Go to the Globe and Mail homepage

Jump to main navigationJump to main content

Late last year, Sun Life Financial, which will report its quarterly earnings on Wednesday, restructured internal reinsurance arrangements and paid down debt. (MARK BLINCH/REUTERS)
Late last year, Sun Life Financial, which will report its quarterly earnings on Wednesday, restructured internal reinsurance arrangements and paid down debt. (MARK BLINCH/REUTERS)

Insurers’ earnings to reflect growth, solid sales Add to ...

Canadian life insurance companies have endured a few uneven quarters and are contending with mixed market conditions. But for investors looking at the underlying business performance, there’s still plenty of opportunity for earnings growth.

Analysts are forecasting solid results when the three largest insurers report second-quarter earnings this week. Sun Life Financial Inc. and Great-West Lifeco Inc. will report on Wednesday, and Manulife Financial Corp. will follow on Thursday. The fourth-largest company, Industrial Alliance Insurance and Financial Services Inc., led the pack with a 28-per-cent increase in net income to $113.6-million last week. The results included a large tax gain of 15 per cent and beat analyst expectations.

“Although recent results have been messier than we would like, we expect core earnings growth to continue helped by higher assets under management that are in turn supported by solid sales performance, particularly in wealth management,” Robert Sedran, analyst for CIBC World Markets, in a note to clients ahead of the quarter. Core earnings strip out the direct impact of interest rates and unsteady equity markets, as well as some other material and one-time items from reported results.

Insurance earnings have stabilized significantly since the global financial crisis, when companies were reeling from falling interest rates and rock-bottom equity markets. Companies have since tried to protect themselves from risks through hedging investments, and many have repositioned or repriced certain products to weather the new environment better.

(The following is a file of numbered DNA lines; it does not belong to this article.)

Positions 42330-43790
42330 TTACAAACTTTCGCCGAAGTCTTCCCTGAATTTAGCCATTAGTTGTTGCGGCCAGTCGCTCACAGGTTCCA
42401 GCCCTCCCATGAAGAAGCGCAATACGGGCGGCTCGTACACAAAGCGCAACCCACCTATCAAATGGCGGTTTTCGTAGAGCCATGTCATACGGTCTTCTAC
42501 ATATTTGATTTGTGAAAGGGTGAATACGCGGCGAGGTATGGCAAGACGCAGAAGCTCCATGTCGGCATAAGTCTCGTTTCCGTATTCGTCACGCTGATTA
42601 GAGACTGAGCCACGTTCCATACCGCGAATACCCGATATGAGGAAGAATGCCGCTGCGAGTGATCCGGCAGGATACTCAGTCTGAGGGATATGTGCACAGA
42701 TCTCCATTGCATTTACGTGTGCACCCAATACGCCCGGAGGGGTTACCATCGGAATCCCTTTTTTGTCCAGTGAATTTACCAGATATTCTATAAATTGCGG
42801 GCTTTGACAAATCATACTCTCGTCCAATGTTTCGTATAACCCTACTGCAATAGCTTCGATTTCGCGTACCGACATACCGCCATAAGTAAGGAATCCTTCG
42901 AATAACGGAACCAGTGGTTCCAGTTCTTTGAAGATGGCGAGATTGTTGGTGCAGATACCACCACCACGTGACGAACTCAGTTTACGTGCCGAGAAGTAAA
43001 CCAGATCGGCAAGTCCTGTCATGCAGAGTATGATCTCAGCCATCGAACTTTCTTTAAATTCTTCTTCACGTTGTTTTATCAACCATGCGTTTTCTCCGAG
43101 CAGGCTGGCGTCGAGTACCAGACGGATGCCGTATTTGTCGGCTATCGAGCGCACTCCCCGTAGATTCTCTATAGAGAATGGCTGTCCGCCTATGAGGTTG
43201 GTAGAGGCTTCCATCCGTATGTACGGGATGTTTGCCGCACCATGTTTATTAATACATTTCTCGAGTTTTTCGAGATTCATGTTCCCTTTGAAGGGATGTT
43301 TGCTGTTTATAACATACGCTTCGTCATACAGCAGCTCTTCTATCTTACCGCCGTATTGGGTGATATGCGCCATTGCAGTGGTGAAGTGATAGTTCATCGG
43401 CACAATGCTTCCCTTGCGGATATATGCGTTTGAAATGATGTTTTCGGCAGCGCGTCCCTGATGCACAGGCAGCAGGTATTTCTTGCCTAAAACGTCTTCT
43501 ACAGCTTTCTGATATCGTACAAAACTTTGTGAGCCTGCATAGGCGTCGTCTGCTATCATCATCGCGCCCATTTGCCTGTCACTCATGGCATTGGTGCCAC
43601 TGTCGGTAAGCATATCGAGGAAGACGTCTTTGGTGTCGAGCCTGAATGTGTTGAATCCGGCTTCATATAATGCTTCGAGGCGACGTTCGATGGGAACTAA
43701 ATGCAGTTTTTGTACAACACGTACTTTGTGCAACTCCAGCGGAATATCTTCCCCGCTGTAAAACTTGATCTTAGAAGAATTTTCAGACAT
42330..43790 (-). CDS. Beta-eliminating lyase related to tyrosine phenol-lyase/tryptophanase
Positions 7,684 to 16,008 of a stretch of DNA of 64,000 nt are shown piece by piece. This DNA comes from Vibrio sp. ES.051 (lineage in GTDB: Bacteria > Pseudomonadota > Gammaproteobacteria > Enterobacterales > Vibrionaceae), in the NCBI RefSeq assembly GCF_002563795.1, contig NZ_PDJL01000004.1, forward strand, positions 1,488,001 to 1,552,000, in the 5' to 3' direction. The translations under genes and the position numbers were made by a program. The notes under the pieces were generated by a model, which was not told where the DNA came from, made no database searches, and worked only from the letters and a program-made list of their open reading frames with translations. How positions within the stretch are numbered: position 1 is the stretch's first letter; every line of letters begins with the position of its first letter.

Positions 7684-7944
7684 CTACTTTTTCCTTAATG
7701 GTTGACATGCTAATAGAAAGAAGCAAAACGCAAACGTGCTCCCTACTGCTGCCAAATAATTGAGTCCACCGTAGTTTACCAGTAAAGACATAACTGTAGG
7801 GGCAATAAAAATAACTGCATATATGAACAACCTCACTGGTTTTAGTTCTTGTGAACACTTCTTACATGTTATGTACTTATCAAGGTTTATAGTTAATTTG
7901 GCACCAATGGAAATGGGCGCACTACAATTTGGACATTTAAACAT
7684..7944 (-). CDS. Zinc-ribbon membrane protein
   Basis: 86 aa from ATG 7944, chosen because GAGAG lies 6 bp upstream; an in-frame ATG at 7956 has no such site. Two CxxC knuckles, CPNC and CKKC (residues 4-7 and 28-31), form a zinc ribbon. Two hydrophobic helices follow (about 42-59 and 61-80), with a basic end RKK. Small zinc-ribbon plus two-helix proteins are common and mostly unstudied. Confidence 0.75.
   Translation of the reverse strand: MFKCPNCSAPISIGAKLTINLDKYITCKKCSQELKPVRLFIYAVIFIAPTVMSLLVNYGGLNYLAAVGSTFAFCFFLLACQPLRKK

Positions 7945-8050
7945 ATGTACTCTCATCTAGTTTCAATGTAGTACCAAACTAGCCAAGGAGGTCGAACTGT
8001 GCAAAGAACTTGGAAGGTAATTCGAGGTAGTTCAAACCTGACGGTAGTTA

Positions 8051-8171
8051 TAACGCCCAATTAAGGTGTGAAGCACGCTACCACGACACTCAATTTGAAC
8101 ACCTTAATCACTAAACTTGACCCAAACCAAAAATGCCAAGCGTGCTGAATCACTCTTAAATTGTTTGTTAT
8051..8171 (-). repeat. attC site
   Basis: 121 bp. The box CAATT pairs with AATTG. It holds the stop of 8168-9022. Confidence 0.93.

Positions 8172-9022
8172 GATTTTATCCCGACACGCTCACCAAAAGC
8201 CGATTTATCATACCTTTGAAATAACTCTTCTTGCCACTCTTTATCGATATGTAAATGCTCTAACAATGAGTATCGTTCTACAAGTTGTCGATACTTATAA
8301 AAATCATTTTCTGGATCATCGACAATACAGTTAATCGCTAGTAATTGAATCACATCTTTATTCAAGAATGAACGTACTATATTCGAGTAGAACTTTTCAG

Insurers still stand to benefit from equity market gains and rising interest rates. While international equity markets have advanced so far this year, lower yields on both longer-term bonds in Canada and the U.S. and the corporate bond market have presented challenges.

Still, this mixed investment environment should allow for net income growth in this quarter, said Mr. Sedran. “We expect better core results out of the group for the remainder of the year and look for the companies to report ongoing progress toward previously disclosed earnings targets,” he said, adding that insurers should benefit from improved product sales and greater assets under management.

Insurers’ capital ratios, which were a great concern during the recession, have climbed high enough that companies have begun to return some money to shareholders or put their capital to work in other ways. Late last year, Industrial Alliance increased its dividend, while Sun Life restructured internal reinsurance arrangements and paid down debt.

Manulife will need to bring down its leverage and increase earnings growth before it can boost its dividend, said Tom MacKinnon, analyst with BMO Nesbitt Burns, adding that he expects a dividend increase in early 2015. Investors will likely have to wait until next year for increased dividends at the other two insurers as well, with Mr. MacKinnon projecting an increase at Sun Life in early 2015 and at Great-West in mid-2015.

Report Typo/Error

Follow on Twitter: @j2nelson

Next story




Most popular videos »

More from The Globe and Mail

Most popular